Amazon Destruction Sinks to Lowest Level
But lawmakers are looking to ease tough restrictions
By Polly Davis Doig,  Newser Staff
Posted Dec 6, 2011 12:02 PM CST
In this Sept. 15, 2009 file photo, a deforested area is seen near Novo Progresso. The Brazilian Amazon is arguably the world's biggest natural defense against global warming.   (AP Photo/Andre Penner, file)
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(Newser) – Brazil's Amazon rainforest lost an area about the size of Delaware in the year ended in July, but there's a silver lining to that stat: It's the lowest level of destruction since tracking began in 1988, reports the AP. The deforestation peaked in 1995, with the staggering loss of 11,220 square miles of rainforest—compared with last year's 2,410 square miles—and Brazil is crediting its crackdown efforts for the steep drop. "We'll continue with determination to reduce the illegal deforestation in the Amazon," Brazil's environment minister says.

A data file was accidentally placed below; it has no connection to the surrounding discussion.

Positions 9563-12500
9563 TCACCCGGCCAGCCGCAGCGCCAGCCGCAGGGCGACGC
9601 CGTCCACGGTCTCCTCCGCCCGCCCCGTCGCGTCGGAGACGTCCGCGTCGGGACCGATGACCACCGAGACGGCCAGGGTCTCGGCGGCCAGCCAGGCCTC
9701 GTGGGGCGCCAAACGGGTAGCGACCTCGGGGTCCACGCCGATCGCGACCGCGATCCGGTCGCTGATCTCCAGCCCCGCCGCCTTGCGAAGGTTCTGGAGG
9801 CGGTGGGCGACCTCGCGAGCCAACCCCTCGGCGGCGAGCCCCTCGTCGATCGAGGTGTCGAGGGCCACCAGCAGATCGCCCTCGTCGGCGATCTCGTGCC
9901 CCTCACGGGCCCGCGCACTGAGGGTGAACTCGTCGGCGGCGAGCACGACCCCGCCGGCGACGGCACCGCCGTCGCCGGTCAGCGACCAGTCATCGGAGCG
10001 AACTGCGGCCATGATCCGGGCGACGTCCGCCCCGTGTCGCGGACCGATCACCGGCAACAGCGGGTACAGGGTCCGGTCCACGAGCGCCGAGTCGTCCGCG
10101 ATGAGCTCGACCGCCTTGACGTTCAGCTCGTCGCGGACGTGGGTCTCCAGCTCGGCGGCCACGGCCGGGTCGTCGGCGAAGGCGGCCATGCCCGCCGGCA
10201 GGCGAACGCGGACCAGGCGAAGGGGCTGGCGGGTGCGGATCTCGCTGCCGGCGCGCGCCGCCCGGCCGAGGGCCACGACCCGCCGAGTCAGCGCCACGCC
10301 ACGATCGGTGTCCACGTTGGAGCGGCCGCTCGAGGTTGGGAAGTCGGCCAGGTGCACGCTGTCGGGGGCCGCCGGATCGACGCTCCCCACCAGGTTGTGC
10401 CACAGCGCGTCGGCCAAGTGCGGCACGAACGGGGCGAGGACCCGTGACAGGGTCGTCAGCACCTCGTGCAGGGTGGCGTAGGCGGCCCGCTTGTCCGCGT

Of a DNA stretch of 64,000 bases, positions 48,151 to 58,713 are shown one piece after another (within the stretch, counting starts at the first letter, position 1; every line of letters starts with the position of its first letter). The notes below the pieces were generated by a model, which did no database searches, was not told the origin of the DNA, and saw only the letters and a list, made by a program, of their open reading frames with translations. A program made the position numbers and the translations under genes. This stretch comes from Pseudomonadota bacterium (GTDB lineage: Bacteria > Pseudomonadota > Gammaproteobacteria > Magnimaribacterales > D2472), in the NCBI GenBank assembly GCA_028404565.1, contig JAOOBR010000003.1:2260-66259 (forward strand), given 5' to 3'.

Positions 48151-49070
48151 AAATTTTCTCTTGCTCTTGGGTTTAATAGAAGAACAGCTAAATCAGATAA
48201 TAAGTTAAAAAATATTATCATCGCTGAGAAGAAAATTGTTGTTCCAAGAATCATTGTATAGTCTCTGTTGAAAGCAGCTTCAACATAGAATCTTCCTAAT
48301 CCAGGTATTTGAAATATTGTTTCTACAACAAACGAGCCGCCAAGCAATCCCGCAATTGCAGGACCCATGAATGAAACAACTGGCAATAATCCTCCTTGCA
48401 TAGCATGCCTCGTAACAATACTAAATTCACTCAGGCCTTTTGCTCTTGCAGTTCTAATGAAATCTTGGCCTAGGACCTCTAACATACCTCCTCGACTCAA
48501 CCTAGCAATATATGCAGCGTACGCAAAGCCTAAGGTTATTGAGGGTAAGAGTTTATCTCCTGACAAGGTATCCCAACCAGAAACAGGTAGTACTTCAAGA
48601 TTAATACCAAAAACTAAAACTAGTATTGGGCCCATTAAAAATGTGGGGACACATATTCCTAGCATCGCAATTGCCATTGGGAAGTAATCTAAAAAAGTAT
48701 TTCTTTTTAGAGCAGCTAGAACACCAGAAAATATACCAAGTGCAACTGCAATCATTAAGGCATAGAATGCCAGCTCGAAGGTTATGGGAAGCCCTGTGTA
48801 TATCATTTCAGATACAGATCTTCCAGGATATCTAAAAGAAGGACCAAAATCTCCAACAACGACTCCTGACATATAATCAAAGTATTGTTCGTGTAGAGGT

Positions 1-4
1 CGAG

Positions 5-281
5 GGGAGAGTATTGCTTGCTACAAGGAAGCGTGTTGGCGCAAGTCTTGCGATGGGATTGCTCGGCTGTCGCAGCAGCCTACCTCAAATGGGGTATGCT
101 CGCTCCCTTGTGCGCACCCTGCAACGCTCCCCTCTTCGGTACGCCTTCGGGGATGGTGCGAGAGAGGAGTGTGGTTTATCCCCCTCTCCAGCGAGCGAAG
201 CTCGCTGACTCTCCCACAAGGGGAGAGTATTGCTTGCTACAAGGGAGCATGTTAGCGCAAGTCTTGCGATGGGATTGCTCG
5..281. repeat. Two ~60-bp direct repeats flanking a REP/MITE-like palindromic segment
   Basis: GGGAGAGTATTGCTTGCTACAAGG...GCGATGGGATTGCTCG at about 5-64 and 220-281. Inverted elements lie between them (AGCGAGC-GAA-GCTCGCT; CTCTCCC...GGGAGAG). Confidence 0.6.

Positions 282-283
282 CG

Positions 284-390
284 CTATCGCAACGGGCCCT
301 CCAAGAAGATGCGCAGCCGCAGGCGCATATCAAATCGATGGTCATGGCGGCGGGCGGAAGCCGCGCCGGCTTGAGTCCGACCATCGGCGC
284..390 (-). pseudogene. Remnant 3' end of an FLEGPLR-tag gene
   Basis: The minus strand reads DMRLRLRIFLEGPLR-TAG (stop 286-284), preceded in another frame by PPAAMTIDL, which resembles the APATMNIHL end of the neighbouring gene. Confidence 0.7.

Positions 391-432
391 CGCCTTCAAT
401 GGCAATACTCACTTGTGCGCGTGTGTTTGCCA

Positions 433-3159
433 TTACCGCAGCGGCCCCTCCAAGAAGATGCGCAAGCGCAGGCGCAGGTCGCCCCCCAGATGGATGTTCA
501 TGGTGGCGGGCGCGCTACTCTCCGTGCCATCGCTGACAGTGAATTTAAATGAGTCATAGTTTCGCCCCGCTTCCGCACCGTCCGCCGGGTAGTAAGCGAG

But trouble looms in the form of legislation headed this week for Brazil's Senate, which could ease Brazil's tough deforestation restrictions, particularly those on small farmers. The measure would let smaller landowners work land nearer to rivers and grant exemptions to those who felled trees illegally before July 2008. It has cleared Brazil's lower house, and is expected to pass the Senate; President Dilma Rousseff is also expected to sign.
 

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